Wednesday, 22 September 2010
Skytrex micro-scale WW1 aircraft
Some years ago (quite a few years ago, actually) I became interested in WW1 aerial wargaming, sparked by playing a friend's copy of Knights of the Air. In fact I became so enthused with the game that I laboriously hand-made my own copy, taking a ludicrous amount of labour to do so (after which we played it maybe half a dozen times – bah!)
Knights of the Air is played with counters, but I thought it would be more visually pleasing with models, and I scratch-built a few from wood and cardboard, but I thought it would be easier to let somebody else do all the hard modelling work so I ordered some 1/300 scale metal aircraft models from Skytrex.
When they arrived, I was frankly disappointed in their quality, and two of them (the Albatros D-III and the SE5a) came with the wrong wing pieces — the Albatros was supplied with an upper plane for a Fokker D-VII, and the SE5a was given one for a Sopwith Camel. The wings, fins and tailplanes are all very thick, and the modelling is pretty crude. I thought that I could do a lot better myself, and put them in a drawer where they've stayed for the last twenty years or so.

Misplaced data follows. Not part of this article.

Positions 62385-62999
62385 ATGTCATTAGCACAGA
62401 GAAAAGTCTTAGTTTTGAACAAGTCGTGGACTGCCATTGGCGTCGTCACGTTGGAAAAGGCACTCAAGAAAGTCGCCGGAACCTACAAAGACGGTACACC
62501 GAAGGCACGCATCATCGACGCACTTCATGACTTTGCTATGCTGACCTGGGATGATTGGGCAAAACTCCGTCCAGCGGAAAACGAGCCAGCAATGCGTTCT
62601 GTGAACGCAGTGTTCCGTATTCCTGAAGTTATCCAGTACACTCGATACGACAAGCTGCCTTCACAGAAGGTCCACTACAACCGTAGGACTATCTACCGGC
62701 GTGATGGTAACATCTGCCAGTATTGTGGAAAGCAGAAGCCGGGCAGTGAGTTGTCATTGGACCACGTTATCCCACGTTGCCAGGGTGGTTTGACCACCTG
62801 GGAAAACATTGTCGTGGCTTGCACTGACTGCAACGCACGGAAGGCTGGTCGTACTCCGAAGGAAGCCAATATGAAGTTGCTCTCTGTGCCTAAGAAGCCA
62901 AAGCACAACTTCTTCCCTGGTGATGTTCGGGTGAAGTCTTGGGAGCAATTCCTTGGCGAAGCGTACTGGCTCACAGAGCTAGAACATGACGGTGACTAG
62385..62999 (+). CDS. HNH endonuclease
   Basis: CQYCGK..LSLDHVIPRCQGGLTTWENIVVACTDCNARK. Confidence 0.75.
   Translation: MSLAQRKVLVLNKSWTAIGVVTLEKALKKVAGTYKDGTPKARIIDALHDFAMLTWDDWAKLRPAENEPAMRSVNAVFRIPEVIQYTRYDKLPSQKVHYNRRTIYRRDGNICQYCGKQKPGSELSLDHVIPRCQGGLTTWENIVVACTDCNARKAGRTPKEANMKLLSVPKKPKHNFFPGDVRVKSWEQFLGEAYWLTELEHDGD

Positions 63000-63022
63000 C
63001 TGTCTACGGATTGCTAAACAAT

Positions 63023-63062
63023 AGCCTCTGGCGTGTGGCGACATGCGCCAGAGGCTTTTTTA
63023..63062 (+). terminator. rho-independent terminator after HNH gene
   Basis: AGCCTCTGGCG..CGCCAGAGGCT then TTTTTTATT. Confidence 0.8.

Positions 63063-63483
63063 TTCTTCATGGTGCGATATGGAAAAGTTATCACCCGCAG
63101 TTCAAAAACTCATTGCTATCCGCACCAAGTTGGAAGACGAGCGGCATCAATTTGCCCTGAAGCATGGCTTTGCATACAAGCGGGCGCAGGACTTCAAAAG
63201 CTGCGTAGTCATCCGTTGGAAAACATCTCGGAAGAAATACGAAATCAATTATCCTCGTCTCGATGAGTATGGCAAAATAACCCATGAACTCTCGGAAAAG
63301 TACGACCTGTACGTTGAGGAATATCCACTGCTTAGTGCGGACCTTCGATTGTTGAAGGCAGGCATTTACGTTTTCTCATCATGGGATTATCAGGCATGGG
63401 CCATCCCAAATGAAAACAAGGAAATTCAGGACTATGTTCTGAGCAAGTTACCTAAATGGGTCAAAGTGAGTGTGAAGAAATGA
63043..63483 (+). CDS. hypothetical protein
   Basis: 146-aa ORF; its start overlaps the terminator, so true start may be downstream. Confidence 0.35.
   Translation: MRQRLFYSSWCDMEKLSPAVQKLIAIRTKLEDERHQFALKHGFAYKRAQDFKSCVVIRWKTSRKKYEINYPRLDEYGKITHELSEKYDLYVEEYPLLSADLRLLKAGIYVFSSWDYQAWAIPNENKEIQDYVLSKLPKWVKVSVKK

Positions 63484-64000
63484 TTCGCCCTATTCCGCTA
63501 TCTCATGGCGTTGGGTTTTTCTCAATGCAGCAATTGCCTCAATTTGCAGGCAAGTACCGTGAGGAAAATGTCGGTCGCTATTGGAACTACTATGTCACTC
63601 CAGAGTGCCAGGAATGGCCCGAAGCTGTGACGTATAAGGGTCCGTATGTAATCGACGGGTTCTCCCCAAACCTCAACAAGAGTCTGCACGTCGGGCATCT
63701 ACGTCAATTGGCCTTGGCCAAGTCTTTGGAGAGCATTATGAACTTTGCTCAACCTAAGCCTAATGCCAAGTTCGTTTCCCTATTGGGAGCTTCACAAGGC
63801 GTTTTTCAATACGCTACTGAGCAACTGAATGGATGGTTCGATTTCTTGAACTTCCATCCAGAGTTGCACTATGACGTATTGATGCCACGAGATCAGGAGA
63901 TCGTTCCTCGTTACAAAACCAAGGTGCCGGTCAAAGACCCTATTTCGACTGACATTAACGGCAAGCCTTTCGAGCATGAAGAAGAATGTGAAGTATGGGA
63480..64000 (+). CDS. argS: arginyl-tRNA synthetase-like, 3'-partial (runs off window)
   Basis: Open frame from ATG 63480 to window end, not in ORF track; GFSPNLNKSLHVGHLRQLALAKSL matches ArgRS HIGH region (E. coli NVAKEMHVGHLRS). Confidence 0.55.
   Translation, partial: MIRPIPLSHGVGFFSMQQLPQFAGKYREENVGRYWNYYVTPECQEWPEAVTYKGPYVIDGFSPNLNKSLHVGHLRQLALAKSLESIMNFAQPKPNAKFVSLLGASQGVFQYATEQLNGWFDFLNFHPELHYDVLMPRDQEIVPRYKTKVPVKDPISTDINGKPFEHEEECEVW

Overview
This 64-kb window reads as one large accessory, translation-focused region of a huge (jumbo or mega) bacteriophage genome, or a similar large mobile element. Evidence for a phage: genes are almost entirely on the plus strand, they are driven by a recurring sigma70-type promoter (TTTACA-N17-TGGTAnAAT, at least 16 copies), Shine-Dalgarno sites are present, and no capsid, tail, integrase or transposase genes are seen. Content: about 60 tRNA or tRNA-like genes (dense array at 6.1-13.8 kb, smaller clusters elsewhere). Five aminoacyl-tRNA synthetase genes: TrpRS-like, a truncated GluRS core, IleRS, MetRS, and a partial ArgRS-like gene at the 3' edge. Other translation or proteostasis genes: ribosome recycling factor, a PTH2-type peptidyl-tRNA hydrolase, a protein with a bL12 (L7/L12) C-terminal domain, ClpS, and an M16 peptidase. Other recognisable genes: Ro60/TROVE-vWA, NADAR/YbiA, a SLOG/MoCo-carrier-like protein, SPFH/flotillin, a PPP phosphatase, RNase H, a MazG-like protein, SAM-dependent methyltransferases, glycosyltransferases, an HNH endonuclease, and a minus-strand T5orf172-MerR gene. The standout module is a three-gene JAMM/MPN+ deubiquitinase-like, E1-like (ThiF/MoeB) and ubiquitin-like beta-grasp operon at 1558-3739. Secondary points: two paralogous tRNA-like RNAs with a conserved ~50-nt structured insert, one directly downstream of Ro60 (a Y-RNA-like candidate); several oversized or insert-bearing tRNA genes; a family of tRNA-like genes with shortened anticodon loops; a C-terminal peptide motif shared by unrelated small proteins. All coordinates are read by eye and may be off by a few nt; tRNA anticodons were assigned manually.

The models do bear some resemblance to the original machines though, and recently I dragged them out and decided to see how they'd paint up. These two — the Fokker Dr1 on the left, and the SPAD VII to the right — are the results. Although they're not masterpieces of miniaturization, they certainly look better with some paint on. I used piano wire for the inter-plane struts; a process that I would describe as fiddly to the point of torture, but once done it does give the models considerably more strength, an important point when dealing with models intended for wargaming.
Having finished these two models to what I'd call a reasonable wargaming standard, I'd give Skytrex's micro aircraft a rating of adequate. Barely. I'm not impressed, but they're not so bad as to be unuseable.
I've since learned that Heroics & Ros also produce 1:300 scale WW1 aircraft, but have yet to see any in the flesh. C-in-C also make some in 1:285 scale, and I do have one of theirs: a Halberstadt CL-IV, which is really stunningly good, and not too much more expensive than Heroics & Ros. Unfortunately C-in-C's range is pretty small, but they do seem to just cover the main bases.
By the way, here's a photo of the masters I built after getting the shipment from Skytrex. I never did get around to molding or casting them though.